In Gerrymandering Case, 16 States Lend Support to Wisconsin
Texas Attorney General Ken Paxton is backing Wisconsin in a high-profile case asking the U.S. Supreme Court whether lawmakers can go too far when drawing political maps to advantage one party.
Paxton, a Republican, filed an amicus brief seeking to protect the status quo in political gerrymandering — redistricting maneuvers that allow controlling parties to bolster their majorities in state Legislatures and Congress even when statewide demographics shift against them. Fifteen other states signed onto the brief.
“Never has the U.S. Supreme Court disallowed a legislative map because of partisan gerrymandering, and it surely can’t find fault with Wisconsin’s, which is lawful, constitutional and follows traditional redistricting principles,” Paxton said in a statement Tuesday.
The filing comes as Paxton is defending Texas against a separate redistricting challenge. That one asks whether Republican lawmakers intentionally discriminated against Latino and black voters in enacting the state’s current House and congressional maps. A panel of three federal judges in San Antonio is expected to rule in the coming weeks.
The outcome of the Wisconsin case, which the Supreme Court is scheduled to hear Oct. 3, could shake up politics across the country.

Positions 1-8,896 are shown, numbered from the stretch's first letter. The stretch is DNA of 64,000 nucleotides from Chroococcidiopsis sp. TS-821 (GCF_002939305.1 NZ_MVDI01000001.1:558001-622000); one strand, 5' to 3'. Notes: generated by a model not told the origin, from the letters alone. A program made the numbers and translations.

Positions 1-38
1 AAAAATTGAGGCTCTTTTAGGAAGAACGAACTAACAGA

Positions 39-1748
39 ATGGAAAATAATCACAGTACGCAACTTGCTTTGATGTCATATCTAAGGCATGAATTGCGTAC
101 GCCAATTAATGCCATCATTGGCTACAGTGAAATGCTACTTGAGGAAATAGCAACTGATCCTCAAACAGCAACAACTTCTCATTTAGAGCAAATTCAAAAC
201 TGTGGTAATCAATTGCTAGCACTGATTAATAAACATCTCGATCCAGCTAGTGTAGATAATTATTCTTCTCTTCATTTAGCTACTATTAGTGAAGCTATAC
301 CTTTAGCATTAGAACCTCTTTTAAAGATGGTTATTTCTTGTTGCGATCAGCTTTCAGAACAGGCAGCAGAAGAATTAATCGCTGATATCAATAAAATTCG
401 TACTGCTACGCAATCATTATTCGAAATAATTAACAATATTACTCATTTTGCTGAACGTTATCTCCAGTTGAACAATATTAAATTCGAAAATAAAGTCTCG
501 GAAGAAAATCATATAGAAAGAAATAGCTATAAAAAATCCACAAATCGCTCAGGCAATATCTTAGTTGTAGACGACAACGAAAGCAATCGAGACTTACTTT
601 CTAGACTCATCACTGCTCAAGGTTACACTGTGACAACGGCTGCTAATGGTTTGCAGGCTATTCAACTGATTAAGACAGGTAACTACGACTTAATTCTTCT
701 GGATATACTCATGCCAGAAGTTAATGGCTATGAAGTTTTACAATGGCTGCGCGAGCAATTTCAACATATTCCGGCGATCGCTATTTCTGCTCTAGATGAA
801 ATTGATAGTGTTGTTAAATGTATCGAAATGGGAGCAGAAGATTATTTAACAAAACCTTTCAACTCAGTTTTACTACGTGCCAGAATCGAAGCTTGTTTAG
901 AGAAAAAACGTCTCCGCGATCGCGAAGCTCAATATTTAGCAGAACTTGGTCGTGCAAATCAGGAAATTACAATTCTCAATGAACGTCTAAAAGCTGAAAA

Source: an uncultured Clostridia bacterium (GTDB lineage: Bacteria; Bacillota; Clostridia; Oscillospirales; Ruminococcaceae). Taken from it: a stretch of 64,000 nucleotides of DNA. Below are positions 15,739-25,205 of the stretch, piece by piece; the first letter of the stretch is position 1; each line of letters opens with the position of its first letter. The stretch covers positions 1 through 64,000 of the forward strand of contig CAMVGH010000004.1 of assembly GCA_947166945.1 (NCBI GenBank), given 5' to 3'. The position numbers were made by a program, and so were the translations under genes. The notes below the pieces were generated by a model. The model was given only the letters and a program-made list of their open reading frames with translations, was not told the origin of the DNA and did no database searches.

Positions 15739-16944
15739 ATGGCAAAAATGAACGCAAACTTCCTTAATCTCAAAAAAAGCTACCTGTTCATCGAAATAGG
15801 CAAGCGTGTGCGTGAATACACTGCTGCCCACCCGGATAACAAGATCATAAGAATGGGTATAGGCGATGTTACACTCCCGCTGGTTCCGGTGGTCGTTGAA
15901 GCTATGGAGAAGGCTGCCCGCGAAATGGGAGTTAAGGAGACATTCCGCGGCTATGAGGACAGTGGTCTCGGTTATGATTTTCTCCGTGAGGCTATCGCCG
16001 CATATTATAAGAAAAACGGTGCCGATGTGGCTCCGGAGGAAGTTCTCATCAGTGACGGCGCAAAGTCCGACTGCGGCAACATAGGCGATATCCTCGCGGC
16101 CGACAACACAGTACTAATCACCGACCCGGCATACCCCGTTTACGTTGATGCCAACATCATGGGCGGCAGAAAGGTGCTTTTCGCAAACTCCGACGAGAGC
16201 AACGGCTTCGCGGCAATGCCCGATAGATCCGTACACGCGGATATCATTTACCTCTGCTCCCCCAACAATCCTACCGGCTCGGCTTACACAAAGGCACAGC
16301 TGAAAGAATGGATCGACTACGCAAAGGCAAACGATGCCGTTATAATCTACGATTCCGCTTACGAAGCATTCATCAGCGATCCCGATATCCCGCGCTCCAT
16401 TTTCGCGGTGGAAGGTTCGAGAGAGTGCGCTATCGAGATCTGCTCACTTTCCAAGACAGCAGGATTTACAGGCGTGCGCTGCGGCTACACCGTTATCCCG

Last year, a federal appeals court ruled that the way Wisconsin Republicans drew district lines was so nakedly partisan that it violated the U.S. Constitution. Paxton’s brief argues that letting that decision stand “invites openly partisan policy battles in the courtroom.”
“This will expose every state to litigation under a legal standard so indeterminate that any party that loses in the legislature has a plausible chance of overriding that policy decision in the courts,” the brief says.
It’s unclear how the Wisconsin case could directly affect the pending case in Texas because of the different timelines and arguments being made. And the Supreme Court must also decide whether it has the jurisdiction to rule in the Wisconsin case, a question it left open in accepting the challenge.
But if the high court ultimately establishes a new limit on the role politics can play in redistricting, it would almost certainly affect map-drawing in Texas going forward and give opponents of Texas’ current maps a new avenue to challenge them.
Aside from Wisconsin, Texas is among seven states with particularly high partisan bias in their congressional maps, according to Michael Li, redistricting and voting counsel at New York University’s Brennan Center for Justice.